Point of Sale Analytics - we already know the math !

For the last few months, my posts on Point of Sales Analytics have focused on the Next Generation of Demand Signal Repository.   New technologies have combined to allow for simpler, cheaper systems that can handle vastly more data effectively.

A key feature of the Next Gen DSR is to provide a fast, stable, productive environment for prototyping and release of analytic tools that drive real insights into the data.    The analytic solutions below are based on math that is already known and data that is readily available to blend into your DSR if it's not already there.   Our lack of progress in this area has little to do with the magic of math or modeling and much more to do with the inability of older platforms to bring data and analytic tools together effectively.

So what analytic applications could/should we build out ?

There is a lot of interest in so called "sales driver" models.  Understanding what drives your sales helps you understand the fluctuations in your past, better predict the future and target sales activities (pricing, promotions, regions) more effectively.  

Historically, we have seen most interest around pricing (price-elasticities and cross-price elasticities) and promotional evaluation, but there are many other possibilities for sales drivers.  What drives your sales?

  • On-shelf availability
  • Weather: rain-fall, temperatures, wind speed, hurricane warnings
  • Seasonal events,
  • Day of the week, Day of the month. 
  • Government assistance  programs like SNAP or WIC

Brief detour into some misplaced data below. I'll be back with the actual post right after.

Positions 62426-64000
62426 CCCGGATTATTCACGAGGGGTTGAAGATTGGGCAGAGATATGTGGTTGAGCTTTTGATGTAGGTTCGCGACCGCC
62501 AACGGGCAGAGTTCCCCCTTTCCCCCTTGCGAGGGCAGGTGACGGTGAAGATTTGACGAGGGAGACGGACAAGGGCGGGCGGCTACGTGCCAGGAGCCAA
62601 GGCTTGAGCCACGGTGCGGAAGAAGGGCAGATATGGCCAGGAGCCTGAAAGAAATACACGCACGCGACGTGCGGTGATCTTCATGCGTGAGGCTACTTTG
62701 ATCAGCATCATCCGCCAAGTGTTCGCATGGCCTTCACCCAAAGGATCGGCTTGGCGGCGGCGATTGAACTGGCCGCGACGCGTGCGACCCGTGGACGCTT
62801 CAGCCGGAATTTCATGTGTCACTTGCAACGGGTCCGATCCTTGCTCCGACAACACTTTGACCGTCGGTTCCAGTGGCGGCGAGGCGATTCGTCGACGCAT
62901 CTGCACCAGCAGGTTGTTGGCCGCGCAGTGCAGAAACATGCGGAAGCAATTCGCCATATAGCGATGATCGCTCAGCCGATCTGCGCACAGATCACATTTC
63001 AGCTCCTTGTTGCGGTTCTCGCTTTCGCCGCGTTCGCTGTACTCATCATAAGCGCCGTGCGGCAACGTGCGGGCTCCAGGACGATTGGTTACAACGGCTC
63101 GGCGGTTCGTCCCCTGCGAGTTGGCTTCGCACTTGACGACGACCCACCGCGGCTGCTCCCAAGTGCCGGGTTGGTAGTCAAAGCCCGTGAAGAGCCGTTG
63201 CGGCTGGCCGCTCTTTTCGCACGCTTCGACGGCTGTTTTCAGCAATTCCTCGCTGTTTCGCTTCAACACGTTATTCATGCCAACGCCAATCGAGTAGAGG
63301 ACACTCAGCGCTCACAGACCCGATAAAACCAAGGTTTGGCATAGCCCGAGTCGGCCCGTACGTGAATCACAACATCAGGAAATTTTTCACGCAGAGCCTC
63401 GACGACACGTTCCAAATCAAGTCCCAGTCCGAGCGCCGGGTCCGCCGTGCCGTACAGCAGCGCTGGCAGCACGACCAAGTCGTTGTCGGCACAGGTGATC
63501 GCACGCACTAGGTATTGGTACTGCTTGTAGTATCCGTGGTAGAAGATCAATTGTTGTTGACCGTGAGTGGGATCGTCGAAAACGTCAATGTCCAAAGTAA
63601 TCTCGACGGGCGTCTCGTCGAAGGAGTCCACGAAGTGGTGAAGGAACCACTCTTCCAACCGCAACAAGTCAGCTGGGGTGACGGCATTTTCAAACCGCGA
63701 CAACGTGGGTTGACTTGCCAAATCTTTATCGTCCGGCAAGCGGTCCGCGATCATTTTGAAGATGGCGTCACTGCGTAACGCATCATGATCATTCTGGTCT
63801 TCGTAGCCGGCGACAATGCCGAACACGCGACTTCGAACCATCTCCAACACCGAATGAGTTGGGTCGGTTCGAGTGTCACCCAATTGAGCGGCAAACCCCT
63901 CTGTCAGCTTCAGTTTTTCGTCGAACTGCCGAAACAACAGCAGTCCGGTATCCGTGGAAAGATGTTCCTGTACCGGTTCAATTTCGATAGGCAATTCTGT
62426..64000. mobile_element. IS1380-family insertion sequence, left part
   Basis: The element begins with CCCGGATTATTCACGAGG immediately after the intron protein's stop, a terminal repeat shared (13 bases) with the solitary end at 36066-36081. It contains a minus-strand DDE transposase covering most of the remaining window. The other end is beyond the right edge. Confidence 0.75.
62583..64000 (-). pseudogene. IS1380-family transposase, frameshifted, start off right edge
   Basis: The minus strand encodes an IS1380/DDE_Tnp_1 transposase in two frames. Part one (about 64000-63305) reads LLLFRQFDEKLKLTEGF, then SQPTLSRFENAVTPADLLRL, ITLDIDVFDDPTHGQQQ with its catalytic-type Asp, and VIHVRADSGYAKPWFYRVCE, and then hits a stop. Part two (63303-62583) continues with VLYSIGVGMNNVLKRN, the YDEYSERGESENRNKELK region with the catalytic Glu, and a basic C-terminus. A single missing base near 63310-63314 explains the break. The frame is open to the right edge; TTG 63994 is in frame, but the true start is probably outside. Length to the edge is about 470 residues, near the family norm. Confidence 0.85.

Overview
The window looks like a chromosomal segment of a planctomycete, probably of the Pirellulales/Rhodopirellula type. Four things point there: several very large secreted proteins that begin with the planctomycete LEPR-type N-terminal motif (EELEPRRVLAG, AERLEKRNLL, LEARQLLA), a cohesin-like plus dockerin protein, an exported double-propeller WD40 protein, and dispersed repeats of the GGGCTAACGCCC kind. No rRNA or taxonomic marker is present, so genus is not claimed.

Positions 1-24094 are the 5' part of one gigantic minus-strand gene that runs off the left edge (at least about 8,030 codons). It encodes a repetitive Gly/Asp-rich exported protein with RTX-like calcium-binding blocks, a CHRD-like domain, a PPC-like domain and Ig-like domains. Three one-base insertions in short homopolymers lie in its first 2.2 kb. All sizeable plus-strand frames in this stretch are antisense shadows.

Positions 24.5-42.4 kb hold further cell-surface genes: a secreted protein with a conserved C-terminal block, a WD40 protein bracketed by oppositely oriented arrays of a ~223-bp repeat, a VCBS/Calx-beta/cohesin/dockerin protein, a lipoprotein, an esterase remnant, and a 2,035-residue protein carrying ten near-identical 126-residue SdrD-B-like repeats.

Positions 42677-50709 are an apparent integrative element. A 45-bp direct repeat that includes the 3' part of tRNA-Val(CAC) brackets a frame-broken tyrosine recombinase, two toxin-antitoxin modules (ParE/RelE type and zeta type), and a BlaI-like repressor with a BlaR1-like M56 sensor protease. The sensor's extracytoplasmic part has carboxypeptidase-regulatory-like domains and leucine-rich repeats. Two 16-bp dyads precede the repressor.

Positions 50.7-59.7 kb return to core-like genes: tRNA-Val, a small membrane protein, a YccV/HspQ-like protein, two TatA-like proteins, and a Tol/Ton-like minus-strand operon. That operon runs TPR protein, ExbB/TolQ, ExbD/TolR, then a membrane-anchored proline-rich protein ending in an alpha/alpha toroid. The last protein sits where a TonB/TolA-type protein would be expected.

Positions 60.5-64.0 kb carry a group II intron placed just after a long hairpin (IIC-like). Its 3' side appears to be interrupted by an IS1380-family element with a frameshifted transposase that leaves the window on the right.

• Pay cycles
  • Placement in store, placement on shelf, product adjacency.
  • Store-area demographics

Use Cluster Analysis to find groups of similar stores or products.  For many actvities (assortment selection, price modeling) we want to operate at a low level gain more accuracy but cannot monitor or execute against thousands of unique plans so we try to a manageable number of "similar"  groups.   Cluster analysis does that for your very effectively.

Use market basket analytics to find products often bought together and products associated with specifc shopping "missions".

Automatically detect retailer price changes and pricing zones whie ignoring the noise in the signal driven by one-off price matching and discounting activities.

Find the Missing Stars in your assortment.  Find the geo/demographic characteristics that flag unusually high rates of sale for your product then make sure they are listed in all the stores that share these characteristics.

Build Optimal Assortments by understanding what sells well where , quantifying and accounting for product substitution (cannibalization) rates.

Optimize shelf space to generate incremental revenue, margin or velocity.

Design planograms to minimize store labor, increase on shelf-availability and drive sales.

Generate consistent rules-driven planograms from your assortment selection in less time than it hours rather than weeks.

Continuously monitor and validate retailer replenishment settings (safety stocks, re-order points, forecasts) to ensure your product flows to the shelf effectively.

Optimize order quanities to provide the best balance of labor, warehousing and inventory costs.

Build cost-effective, clean orders to support promotions, events or recovery activity.

Generate accurate allocations of promotional inventories across stores based on anticipated demand and current stocks.

Accuractely detect and address off-shelf events, characterized by an unusually long period of low (or no sales) , to ensure your product is available for sale when a shopper wants it.

Dramatically enhance the accuracy of short-term shipment forecasts using point of sale and inventory data.

Forecast the needs for customer shipments even before a customer has ordered to get dibs on freight capacity in a tight market.

I have no pretensions to this being a complete list: it doesn't address all the good questions that have already been asked, and I'm sure many of the best questions haven't been asked yet, but it's a fair start and all of these can be built using math that is known (if a little obscure) today.

What point of sale questions do you need answered?   What anaytic solutions would you like to see ?